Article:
Magee Medical School meeting

A Sinn Féin delegation has met with the Head of the Civil Service to seek assurances that the project to deliver a medical school at Magee University remains on track.

Saturday, 31st March 2018, 10:00 am
Sinn Fein representatives meeting with the Head of the Civil Service in the north David Sterling, the Chief Executive of Derry & Strabane Council John Kelpie and Ulster University representatives to discuss Medical School.

Speaking after the meeting with David Sterling, Elisha McCallion MP said the delivery of a medical school at Magee University remained an integral part of a strategy to develop the north west region.

“We have continually engaged with university staff and key stakeholders to ensure their commitment to completing this ground-breaking project,” she said. “I am glad they remain committed to delivery of this project.

“I outlined the economic benefits of this project and the impact it will have in terms of developing the north west region with the medical centre as a key infra structural development, whilst also establishing Magee as a centre of excellence.

“There has been major investment in Altnagelvin over the past few years with the opening of the North West Cancer Centre as a cross-border service. This investment has made Altnagelvin an ideal teaching location.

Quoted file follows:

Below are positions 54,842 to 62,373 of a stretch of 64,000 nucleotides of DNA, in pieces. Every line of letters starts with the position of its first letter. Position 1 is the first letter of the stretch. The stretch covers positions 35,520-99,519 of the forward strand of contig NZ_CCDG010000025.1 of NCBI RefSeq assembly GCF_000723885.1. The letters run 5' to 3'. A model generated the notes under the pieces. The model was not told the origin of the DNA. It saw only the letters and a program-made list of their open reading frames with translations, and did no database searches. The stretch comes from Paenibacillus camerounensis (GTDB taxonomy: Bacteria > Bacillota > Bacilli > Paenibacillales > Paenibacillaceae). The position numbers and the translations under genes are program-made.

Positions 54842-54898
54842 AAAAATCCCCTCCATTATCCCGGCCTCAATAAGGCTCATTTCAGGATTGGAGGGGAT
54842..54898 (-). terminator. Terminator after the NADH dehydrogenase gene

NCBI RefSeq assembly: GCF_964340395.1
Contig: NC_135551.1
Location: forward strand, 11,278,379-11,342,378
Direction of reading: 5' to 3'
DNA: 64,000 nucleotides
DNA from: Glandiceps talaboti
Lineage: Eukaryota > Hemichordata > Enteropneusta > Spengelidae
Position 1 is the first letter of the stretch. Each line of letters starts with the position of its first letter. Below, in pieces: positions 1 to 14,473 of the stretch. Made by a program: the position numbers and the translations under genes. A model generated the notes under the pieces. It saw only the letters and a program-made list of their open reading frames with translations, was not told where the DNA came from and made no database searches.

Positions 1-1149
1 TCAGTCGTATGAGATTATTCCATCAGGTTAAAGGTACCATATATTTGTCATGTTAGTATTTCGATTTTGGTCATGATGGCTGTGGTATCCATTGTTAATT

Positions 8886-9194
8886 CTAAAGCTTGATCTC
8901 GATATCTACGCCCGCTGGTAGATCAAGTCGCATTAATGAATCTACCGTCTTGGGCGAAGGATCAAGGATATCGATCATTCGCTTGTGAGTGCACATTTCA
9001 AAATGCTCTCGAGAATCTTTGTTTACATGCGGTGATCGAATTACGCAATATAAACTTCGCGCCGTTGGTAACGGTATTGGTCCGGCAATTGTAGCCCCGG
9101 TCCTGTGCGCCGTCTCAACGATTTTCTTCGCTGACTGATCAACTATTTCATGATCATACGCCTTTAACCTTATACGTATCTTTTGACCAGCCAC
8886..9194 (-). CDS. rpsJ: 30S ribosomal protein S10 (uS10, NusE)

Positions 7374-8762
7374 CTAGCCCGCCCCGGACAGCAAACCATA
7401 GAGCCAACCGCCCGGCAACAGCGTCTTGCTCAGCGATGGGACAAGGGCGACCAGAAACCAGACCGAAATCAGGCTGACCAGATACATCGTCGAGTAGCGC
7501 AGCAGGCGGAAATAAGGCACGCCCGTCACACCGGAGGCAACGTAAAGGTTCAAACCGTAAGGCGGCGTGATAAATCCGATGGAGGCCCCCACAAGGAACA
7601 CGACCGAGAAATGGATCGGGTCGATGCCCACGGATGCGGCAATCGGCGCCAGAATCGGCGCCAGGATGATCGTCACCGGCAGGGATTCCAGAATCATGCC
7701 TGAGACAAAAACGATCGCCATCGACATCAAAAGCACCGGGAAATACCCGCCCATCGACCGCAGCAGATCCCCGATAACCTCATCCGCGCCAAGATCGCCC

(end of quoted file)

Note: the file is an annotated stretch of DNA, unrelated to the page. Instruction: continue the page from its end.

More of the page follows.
“Sinn Féin will continue to engage and lobby with stakeholders to seek firm assurances that the medical school project remains on course to take its first intake of students in September 2019.”

The Department of Health has previously confirmed that its officials received an outline business case from Ulster University in October last year.

A Departmental spokesperson said: “This will be considered in the context of an ongoing review of regional medical training place needs, on which both of the local universities are represented, which is due to report in June 2018.”

Ulster University meanwhile has previously said that in the face of an unprecedented medical workforce shortage, particularly in the North West, Ulster University’s Graduate Entry Medical School (NIGEMS) would directly help address the capacity of the healthcare system to meet the patient care needs.

The university’s business plan has identified a number of potential, as yet undisclosed, sites in the North West for locating such a major facility.

The proposal received cross-party support in November 2016, weeks before the collapse of the Northern Ireland Executive.

The University’s stated aim is to be in a position to welcome the first intake of 60 medical students in the Autumn of 2019, increasing to 120 per year students over a five-year period.